13. ^ Torres, Kristina (July 26, 2016). "Marietta mom of shooting victim to address gun violence Tuesday at DNC". The Atlanta Journal-Constitution. Retrieved May 24, 2018.
  14. ^ Blair, Ian F. (June 23, 2015). "'3 1/2 Minutes, 10 Bullets' Examines the Murder of Jordan Davis". Rolling Stone. Retrieved May 24, 2018.
  15. ^ "The armor of light". THE ARMOR OF LIGHT. Retrieved September 18, 2019.
  16. ^ Fulwood III, Sam. "There are black women not named Oprah running for office across the country". ThinkProgress. Retrieved June 16, 2018.
  17. ^ "'To not do anything is a tragedy': Mom who lost son to gun violence runs for Congress". ABC News. Retrieved May 24, 2018.
  18. ^ Williams, Vanessa. "Citing Parkland shooting, anti-gun-violence activist is running for Congress in Georgia". The Washington Post. Retrieved May 24, 2018.
  19. ^ Ruiz, Sarah (May 23, 2018). "Gun Reform Advocate Lucy McBath Heads To Runoff For Georgia House Seat". Huffington Post. Retrieved May 24, 2018.
  20. ^ a b Ruiz-Grossman, Sarah (July 24, 2018). "Gun Reform Advocate Lucy McBath Wins Democratic Nod For Georgia House Seat". Huffington Post. Retrieved July 27, 2018.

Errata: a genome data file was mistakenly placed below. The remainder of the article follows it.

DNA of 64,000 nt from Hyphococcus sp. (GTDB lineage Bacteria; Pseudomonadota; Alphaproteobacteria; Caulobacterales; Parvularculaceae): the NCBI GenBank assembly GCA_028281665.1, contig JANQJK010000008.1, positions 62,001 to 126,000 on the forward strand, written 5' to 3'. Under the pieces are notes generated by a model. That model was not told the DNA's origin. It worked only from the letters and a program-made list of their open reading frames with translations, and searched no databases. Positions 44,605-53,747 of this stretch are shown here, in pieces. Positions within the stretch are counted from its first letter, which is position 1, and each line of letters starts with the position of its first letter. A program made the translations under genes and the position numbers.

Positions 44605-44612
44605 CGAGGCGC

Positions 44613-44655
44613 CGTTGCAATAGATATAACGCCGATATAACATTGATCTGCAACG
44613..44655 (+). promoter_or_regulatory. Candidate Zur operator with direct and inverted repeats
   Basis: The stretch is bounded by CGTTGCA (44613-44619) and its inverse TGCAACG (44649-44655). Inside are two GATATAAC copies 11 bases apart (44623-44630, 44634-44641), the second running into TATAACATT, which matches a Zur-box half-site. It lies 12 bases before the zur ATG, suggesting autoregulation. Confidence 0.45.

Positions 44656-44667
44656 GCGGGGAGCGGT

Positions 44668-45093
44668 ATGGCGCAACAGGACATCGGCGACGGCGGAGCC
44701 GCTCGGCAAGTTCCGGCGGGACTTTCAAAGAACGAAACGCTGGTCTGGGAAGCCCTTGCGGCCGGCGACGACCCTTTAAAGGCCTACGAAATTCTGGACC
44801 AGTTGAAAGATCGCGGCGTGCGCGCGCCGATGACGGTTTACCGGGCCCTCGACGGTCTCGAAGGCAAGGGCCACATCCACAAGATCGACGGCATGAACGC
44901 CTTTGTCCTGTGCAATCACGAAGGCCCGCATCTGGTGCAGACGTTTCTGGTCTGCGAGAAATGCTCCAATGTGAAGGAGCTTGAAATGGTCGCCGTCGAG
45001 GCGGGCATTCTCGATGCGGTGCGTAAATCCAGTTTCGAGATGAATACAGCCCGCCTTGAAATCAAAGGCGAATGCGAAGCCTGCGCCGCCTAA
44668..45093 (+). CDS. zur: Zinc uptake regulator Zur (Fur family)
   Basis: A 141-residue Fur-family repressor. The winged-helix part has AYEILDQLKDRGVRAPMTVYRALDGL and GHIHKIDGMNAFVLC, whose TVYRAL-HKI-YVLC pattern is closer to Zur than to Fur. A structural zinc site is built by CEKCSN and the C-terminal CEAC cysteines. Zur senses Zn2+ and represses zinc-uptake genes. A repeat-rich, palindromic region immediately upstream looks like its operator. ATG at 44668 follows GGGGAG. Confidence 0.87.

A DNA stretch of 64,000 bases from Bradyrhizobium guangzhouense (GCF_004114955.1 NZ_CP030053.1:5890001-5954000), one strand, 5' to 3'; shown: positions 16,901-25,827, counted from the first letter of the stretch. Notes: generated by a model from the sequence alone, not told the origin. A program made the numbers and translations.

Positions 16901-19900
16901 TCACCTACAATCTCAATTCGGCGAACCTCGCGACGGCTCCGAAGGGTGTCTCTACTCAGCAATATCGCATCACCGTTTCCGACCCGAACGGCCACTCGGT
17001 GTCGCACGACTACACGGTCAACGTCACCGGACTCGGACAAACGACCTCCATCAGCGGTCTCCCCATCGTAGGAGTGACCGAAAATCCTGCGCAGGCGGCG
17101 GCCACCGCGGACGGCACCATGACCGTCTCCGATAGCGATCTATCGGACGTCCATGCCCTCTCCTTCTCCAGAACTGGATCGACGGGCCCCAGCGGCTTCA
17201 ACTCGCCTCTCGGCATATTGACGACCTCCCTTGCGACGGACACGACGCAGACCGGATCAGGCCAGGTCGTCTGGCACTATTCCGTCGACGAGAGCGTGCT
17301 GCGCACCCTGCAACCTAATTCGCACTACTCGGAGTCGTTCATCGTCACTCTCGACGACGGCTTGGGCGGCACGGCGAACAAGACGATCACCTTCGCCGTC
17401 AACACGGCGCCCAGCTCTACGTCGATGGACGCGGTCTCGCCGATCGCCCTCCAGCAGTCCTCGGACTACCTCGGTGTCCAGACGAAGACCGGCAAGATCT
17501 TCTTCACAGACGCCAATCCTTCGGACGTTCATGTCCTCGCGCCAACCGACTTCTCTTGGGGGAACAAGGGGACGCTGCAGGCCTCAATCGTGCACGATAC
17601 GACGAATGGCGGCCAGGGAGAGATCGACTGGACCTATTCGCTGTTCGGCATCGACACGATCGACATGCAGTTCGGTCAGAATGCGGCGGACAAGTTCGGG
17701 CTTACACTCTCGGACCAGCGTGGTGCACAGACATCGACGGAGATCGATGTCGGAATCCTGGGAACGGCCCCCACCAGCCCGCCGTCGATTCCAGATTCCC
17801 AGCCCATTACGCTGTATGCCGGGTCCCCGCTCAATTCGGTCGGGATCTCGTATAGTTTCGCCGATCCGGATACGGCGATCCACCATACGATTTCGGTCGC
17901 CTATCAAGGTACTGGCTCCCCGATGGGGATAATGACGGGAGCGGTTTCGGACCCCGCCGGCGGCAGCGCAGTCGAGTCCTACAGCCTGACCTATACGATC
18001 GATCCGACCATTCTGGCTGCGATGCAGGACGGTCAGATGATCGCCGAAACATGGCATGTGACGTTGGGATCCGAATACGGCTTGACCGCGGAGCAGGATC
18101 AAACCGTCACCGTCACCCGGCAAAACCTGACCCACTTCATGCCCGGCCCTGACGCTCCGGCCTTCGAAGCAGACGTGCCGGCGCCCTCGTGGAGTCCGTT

21. ^ Lucy McBath declares victory in 6th District race; Karen Handel not conceding
  22. ^ "Our Campaigns - Container Detail Page".
  23. ^ John Verhovek; Meg Cunningham (November 8, 2018). "Lucy McBath wins seat in Congress, was inspired to run in the wake of Parkland and after losing son to gun violence". ABC News.
  24. ^ See, for instance, a map of Gingrich's district in 1990
  25. ^ "Brandon Beach abruptly drops out of 6th District race in Georgia". Atlanta Journal-Constitution.
  26. ^ "Democrats see golden opportunity to take Georgia Senate seat". The Hill.
  27. ^ "McBath passes on running for Senate". The Hill.
  28. ^ "A 2019 dash for political cash in Georgia ends as a new money push begins". AJC.
  29. ^ Hubler, Shawn (November 4, 2020). "Lucy McBath Wins Georgia Rematch, Holding House Seat for Democrats". The New York Times. ISSN 0362-4331. Retrieved November 4, 2020.
  30. ^ Presidential results by congressional district from Daily Kos
  31. ^ "U.S. Rep. McBath talks transit, guns, impeachment at Sandy Springs town hall". Reporter Newspapers. September 9, 2019.
  32. ^ "Georgia lawmaker sponsors bill to help students when school shuts down". The Atlanta Journal-Constitution.
  33. ^ "Members". New Democrat Coalition. Archived from the original on February 8, 2018. Retrieved April 10, 2019.